Are You High Maintenance? Don’t Bother to Apply
by Pastor George Van Alstine

Jesus doesn’t call high maintenance disciples. He made the ultimate sacrifice for us, and he expects to see that same sacrificial spirit emerge in his followers.

Instead of reading a different passage of Scripture as a devotional each day, I challenge you to stay in the same passage, Luke Chapter 12, for the next month. Just about every episode recorded in this chapter touches on the conflict between following Jesus and looking for material comfort and security.

“Do not fear those who kill the body” (verse 4). People and circumstances that keep us from fulfilling our fleshly desires are “killing the body” little by little. This can never hurt our spirits, which are secure in God’s hands. He keeps watch over sparrows, which can be bought “five for two pennies” (verse 6), and he certainly values us, created in his image, much more than sparrows. He even keeps count of “the hairs of your head” (verse 7).

“Teacher, tell my brother to divide the family inheritance with me” (verse 13). While this may be an important issue to decide, it’s even more important to realize that settling this dispute can easily lead into unhealthy materialism on both sides. “Be on guard against all kinds of greed, for one’s life does not consist in the abundance of possessions” (verse 15). The spiritual relationship between the two brothers is much more important than their relative bank accounts.

“The land of a rich man produced abundantly” (verse 16). He had no room to store his crops, so he built bigger and bigger barns (verses 17-18). The man congratulated himself: “Soul, you have ample goods laid up for many years; relax, eat, drink, be merry” (verse 19). But God saw only the poverty of his spirit and called him a “fool.” “So it is with those who store up treasures for themselves but are not rich toward God” (verse 21).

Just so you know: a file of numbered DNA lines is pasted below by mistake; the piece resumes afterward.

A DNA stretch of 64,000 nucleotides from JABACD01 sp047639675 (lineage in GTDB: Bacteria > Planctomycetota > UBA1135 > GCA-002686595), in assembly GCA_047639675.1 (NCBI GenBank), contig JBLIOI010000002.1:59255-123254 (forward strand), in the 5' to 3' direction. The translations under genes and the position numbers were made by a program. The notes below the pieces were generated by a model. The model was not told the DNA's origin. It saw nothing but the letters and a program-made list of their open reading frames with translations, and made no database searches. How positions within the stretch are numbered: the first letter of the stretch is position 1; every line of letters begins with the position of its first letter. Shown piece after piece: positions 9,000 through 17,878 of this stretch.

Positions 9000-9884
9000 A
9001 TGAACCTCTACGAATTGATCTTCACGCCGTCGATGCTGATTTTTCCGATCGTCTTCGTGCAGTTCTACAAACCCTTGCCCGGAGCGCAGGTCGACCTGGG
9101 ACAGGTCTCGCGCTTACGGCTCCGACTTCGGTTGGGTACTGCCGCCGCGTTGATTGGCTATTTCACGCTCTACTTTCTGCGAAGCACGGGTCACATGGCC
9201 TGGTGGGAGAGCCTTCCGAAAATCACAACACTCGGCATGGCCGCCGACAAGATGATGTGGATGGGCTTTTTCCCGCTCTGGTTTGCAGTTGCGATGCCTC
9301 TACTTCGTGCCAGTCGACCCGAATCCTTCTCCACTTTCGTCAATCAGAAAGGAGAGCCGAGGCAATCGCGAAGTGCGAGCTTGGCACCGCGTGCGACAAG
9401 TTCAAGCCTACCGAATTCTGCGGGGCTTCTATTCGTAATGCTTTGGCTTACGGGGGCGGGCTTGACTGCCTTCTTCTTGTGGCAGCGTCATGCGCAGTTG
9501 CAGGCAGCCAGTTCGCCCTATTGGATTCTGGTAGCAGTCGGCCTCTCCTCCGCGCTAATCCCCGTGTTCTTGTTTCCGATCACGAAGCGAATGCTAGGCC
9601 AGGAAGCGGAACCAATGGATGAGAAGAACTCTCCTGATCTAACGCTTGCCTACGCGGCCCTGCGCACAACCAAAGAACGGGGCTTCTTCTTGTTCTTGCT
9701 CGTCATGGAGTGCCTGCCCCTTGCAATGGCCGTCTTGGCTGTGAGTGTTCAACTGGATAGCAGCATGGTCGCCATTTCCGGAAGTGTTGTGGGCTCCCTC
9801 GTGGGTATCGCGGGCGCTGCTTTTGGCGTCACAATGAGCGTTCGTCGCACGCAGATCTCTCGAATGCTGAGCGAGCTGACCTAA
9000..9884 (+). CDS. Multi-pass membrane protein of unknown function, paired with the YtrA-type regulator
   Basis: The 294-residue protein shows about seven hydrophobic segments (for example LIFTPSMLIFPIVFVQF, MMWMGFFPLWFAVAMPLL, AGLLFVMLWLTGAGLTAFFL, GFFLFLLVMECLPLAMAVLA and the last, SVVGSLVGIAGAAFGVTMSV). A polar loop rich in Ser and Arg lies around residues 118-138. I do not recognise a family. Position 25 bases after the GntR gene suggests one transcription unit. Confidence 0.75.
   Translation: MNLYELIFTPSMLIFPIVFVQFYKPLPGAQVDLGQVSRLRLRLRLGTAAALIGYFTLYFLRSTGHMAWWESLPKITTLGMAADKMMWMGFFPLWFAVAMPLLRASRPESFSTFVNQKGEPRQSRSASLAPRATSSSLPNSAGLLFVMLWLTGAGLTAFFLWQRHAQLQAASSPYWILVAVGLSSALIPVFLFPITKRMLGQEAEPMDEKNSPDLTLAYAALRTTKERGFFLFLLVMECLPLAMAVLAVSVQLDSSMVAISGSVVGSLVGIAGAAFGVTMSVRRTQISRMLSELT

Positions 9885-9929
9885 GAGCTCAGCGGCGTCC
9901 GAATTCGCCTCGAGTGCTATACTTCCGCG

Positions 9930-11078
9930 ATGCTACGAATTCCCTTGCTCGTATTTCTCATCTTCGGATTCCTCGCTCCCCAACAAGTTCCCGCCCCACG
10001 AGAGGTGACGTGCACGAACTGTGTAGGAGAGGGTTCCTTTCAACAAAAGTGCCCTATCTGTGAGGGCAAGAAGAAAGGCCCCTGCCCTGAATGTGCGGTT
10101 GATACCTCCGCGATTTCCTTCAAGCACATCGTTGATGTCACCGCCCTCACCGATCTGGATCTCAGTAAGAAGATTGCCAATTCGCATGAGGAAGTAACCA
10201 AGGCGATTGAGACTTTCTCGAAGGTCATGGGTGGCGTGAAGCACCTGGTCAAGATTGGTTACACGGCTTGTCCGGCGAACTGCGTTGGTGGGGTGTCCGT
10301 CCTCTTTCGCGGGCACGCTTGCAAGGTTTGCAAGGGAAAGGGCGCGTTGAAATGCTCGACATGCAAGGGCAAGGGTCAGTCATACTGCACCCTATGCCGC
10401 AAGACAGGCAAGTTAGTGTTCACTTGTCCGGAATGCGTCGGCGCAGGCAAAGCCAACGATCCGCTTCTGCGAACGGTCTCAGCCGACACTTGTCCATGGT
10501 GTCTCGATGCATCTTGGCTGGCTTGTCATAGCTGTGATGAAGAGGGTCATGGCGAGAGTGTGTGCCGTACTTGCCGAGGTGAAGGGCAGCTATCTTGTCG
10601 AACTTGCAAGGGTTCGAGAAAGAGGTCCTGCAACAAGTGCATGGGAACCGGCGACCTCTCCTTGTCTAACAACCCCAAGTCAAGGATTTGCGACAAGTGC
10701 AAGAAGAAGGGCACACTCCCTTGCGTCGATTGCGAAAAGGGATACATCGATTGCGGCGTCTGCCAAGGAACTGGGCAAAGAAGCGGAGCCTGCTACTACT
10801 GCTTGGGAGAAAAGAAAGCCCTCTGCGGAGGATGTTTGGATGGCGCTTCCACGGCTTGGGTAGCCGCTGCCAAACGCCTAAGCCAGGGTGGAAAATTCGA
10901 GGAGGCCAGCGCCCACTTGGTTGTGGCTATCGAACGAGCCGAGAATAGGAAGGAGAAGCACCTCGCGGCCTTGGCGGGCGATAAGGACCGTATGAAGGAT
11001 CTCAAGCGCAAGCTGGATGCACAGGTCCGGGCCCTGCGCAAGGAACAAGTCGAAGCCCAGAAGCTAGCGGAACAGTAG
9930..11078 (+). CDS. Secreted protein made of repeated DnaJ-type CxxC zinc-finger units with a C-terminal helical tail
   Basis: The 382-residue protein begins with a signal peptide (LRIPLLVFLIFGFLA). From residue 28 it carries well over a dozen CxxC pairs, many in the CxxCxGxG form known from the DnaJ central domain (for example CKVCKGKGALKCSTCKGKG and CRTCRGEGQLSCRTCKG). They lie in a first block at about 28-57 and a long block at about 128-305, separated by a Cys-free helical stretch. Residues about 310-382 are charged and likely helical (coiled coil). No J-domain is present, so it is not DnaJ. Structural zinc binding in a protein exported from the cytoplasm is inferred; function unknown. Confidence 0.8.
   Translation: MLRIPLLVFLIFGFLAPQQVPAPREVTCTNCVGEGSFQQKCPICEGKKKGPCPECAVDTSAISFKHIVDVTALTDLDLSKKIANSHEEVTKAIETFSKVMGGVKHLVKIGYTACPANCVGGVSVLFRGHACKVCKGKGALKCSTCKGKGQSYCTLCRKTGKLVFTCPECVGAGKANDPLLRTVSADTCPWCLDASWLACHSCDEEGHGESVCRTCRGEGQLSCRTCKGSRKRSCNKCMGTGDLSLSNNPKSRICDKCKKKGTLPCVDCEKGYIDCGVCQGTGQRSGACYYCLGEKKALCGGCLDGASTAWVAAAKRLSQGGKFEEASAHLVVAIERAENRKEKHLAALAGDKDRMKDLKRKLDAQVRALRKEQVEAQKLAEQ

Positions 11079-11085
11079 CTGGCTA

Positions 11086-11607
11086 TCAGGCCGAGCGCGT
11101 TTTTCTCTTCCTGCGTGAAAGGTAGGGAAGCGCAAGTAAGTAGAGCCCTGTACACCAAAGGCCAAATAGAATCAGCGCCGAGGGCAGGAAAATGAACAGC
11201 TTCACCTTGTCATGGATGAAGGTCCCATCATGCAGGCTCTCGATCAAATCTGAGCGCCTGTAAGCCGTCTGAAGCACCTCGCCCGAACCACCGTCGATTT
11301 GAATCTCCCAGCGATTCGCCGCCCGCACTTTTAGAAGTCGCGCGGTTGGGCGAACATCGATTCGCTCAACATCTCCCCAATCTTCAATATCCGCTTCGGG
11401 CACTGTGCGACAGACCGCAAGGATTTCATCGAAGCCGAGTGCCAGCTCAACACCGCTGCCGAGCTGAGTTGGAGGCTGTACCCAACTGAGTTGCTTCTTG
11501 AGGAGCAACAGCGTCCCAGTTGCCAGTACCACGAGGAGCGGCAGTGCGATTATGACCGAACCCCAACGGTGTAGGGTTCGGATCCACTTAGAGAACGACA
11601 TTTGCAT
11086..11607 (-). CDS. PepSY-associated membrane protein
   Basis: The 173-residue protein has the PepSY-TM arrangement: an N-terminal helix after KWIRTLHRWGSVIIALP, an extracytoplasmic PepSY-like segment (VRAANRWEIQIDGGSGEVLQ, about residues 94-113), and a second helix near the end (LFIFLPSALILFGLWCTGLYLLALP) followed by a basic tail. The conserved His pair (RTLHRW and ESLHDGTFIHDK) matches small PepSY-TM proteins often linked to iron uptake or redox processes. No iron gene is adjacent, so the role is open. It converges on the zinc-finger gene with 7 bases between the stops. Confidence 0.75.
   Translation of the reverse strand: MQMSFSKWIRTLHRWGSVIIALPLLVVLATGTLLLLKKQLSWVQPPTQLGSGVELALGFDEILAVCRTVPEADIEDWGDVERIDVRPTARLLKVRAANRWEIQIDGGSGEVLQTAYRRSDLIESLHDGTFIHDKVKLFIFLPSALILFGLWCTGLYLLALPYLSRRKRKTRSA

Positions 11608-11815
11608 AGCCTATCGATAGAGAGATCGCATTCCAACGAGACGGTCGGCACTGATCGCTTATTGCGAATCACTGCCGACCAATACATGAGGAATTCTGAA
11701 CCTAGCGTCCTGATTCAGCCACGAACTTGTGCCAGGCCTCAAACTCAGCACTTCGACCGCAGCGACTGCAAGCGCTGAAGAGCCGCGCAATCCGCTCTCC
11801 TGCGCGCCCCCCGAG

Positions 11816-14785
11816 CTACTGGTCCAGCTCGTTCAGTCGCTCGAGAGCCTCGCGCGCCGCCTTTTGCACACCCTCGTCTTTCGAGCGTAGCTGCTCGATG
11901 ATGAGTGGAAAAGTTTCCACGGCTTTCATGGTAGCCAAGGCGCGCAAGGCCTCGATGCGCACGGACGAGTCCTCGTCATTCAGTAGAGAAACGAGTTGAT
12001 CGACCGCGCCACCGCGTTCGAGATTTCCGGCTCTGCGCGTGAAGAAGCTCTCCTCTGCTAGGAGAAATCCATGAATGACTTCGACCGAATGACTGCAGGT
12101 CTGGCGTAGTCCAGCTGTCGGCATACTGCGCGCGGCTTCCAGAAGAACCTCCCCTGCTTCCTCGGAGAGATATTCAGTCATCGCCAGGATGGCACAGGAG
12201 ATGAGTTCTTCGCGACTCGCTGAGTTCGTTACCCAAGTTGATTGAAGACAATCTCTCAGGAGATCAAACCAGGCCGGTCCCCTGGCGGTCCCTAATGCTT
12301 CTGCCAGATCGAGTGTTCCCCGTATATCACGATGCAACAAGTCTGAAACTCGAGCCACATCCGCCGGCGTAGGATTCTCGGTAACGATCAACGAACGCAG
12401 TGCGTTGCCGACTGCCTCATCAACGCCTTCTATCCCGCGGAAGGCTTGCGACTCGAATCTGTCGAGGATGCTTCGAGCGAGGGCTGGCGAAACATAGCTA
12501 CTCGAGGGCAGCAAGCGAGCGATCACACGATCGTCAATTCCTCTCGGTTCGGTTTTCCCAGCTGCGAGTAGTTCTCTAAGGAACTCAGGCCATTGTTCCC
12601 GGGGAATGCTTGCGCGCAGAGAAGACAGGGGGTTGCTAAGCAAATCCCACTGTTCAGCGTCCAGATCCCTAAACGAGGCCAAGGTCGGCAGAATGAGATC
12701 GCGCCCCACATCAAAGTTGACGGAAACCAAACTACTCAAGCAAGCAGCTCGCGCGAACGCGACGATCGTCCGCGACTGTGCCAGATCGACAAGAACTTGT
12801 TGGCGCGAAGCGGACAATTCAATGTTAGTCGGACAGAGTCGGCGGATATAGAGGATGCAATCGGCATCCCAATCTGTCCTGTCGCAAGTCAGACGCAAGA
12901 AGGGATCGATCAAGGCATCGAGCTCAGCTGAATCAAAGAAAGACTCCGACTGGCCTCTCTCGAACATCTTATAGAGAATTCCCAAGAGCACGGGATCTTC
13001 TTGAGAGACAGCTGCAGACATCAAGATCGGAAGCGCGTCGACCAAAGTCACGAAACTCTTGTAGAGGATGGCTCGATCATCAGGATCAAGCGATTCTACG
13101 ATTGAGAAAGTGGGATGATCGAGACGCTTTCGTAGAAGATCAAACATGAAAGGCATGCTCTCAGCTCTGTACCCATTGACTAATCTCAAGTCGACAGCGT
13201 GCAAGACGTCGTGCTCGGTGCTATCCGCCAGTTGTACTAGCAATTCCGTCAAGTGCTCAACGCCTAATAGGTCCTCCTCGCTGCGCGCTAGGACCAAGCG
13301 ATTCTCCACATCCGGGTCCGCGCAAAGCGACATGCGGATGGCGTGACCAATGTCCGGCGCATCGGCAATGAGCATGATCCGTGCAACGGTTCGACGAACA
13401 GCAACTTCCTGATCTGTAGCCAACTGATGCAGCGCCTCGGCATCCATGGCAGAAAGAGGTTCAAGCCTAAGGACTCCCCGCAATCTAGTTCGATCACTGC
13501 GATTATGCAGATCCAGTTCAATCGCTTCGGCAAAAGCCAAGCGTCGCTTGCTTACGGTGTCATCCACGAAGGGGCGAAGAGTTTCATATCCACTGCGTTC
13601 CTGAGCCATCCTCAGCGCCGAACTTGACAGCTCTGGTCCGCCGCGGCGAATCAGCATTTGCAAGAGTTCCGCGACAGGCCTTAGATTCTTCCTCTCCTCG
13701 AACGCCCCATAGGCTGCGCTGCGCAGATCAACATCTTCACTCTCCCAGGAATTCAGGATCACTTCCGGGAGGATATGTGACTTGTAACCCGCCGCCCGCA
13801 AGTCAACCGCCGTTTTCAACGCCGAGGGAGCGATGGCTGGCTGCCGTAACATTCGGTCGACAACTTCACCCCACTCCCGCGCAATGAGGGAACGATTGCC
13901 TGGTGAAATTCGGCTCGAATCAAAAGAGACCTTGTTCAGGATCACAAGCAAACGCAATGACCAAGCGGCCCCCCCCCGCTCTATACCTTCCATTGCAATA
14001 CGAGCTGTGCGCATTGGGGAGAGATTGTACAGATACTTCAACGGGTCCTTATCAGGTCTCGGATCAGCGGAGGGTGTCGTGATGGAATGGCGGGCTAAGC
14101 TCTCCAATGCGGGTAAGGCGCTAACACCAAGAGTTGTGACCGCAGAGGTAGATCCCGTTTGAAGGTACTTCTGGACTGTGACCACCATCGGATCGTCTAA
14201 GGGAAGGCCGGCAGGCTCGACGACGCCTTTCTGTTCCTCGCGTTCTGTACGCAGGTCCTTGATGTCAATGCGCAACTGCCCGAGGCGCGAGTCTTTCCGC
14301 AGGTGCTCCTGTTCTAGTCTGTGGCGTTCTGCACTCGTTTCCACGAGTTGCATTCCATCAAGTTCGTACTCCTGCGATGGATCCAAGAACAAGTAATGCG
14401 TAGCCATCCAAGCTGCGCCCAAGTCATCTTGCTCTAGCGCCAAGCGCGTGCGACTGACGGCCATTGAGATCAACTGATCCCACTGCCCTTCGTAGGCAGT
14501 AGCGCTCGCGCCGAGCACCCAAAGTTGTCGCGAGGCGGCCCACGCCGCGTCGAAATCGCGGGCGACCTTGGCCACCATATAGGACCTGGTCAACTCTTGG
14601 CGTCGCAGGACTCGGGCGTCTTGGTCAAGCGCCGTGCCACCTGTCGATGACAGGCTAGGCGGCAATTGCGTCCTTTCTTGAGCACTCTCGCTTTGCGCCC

“Do not worry about your life, for life is more than food, and the body more than clothing” (verses 22-23). “Consider the ravens, consider the lilies,” think about “the grass of the field” — God takes care of all of them, and “how much more” will he take care of you? (verses 24, 27-28). If you choose to live in his kingdom, you will find that “these things will be given to you as well” (verse 31).

“It is God’s good pleasure to give you the kingdom.” That’s why you are liberated to “sell all your possessions and give alms” (verses 32-33). If you possess everything in God’s kingdom, you don’t need anything in this world’s realm. If you embrace this truth, “where your treasure is, there will your heart be also” (verse 34).

“Blessed is the servant whom his master will find at work when he arrives” (verse 43). But the servant who ignores his responsibilities, instead abusing fellow servants, “eating, drinking and getting drunk,” will lose his master’s favor and will no longer be “in charge of all his possessions” (verses 44-45). So, in our relationship with God, “everyone to whom much has been given, from them much will be required” (verse 48).

A person who wants to live by the world’s rules will find the cost high: “You will be thrown into prison and will never get out until you have paid the very last penny” (verses 57-59). The cost of following Jesus is nothing compared to the cost of following the world.

All this in the same chapter of Luke’s Gospel. Do you think Jesus was trying to make a point? There’s no job description for high maintenance disciples